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Developers want help to work with Minneapolis neighborhoods
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Developers want help to work with Minneapolis neighborhoods

Developers often run into land use zoning issues in the Twin Cities that can cause costly delays. One problem is that property owners and developers find themselves wandering through a maze of red tape when seeking approval from local planning boards, zoning boards, city councils, township boards and state agencies. Timing is of the essence in any real estate matter, and it can be critical for zoning and other land use issues to be resolved as efficiently as possible.

Last week, a discussion was held in Minneapolis City Hall regarding this very problem. The discussion was organized by the Urban Land Institute of Minnesota and it was attended by city council members, staff members of Minneapolis’ development agency, and representatives from real estate firms and developers.

Developers voiced concerns about obtaining approval from city neighborhoods. Minneapolis has 81 neighborhoods; St. Paul has only 17.

Part of the problem, developers say, is that each neighborhood organization operates in its own way. This makes it difficult for developers to know what to expect when approaching a neighborhood group in terms of timeline, budget and process.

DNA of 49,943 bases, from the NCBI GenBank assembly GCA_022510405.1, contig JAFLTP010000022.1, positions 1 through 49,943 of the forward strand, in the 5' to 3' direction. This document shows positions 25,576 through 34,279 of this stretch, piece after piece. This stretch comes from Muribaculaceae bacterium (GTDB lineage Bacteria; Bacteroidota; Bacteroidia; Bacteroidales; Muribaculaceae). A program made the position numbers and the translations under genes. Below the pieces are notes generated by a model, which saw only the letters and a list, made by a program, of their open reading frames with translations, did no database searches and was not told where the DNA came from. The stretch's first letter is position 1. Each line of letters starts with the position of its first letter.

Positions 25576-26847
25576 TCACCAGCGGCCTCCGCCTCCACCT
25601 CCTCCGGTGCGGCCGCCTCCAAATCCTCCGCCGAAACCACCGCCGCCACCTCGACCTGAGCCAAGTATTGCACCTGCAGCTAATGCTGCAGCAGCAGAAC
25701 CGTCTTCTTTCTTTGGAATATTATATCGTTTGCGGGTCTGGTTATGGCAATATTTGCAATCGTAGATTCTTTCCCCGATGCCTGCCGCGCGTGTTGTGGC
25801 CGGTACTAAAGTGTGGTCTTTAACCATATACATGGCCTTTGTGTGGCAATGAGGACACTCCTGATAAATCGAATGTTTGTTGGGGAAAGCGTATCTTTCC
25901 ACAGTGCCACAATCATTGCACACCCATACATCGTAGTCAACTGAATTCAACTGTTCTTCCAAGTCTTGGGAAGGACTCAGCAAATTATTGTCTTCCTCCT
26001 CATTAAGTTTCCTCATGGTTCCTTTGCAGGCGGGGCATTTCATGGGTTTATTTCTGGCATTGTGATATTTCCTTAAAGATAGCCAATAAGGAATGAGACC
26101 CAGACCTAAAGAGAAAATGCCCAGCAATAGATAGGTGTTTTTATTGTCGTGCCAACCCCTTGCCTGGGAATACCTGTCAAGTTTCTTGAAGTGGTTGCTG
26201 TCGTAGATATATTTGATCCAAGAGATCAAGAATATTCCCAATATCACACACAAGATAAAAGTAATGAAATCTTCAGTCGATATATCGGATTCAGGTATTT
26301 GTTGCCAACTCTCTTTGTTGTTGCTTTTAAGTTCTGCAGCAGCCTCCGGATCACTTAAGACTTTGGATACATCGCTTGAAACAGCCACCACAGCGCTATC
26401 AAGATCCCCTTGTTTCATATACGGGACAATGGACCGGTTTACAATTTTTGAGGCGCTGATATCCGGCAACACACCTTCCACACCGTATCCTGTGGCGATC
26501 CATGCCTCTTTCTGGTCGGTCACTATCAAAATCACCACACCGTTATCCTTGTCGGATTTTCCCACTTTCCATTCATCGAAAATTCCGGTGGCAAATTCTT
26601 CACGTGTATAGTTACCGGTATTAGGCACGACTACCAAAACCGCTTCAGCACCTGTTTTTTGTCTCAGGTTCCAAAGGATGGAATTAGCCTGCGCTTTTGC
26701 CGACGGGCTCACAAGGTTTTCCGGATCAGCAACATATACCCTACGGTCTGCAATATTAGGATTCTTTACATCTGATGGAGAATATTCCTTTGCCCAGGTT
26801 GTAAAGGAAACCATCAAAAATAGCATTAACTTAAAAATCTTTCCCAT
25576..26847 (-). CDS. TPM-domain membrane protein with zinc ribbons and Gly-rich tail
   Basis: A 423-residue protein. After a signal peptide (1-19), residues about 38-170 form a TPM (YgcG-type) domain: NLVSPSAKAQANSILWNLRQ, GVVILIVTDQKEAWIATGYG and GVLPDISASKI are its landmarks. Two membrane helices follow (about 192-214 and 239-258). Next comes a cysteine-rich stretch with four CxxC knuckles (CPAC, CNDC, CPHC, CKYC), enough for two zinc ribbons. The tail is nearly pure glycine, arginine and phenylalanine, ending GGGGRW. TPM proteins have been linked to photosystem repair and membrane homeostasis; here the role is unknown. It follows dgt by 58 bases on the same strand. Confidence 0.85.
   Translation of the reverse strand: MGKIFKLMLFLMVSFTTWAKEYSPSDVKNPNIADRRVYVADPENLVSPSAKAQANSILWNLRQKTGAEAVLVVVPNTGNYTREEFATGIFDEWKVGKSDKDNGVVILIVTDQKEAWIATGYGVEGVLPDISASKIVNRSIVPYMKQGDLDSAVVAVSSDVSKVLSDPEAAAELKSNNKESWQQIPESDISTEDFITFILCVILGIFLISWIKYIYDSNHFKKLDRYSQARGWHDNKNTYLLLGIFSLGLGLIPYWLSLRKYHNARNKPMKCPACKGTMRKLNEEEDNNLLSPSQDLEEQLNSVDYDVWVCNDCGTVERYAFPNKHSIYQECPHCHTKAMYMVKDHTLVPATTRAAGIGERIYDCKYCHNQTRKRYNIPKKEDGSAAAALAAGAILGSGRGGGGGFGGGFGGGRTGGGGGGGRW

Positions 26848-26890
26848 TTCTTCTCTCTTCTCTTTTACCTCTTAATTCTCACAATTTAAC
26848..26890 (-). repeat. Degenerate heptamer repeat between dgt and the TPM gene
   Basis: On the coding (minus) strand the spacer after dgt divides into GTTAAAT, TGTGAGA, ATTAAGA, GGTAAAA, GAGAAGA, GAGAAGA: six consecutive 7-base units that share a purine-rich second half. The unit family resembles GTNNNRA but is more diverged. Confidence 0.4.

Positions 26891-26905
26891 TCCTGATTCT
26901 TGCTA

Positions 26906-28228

In Minneapolis it is not required for developers to obtain approvals from neighborhood organizations, but many people are not aware of this. And, often developers do prioritize neighborhood approval as it is generally mutually beneficial for a development to be in good standing with its neighborhood.

The head of the city council’s Zoning and Planning Committee, Lisa Bender, agreed that the development process does need more consistency in Minneapolis, according to a StarTribune report.

It remains to be seen whether any steps will be taken to streamline and simplify the relationships between developers and neighborhood groups. For now, developers as well as residential property owners are wise to obtain legal counsel when dealing with land use issues in order to protect their interests.

Source: Star Tribune, “Dealings with neighbors stop Mpls. projects, developers say,” Eric Roper, May 10, 2014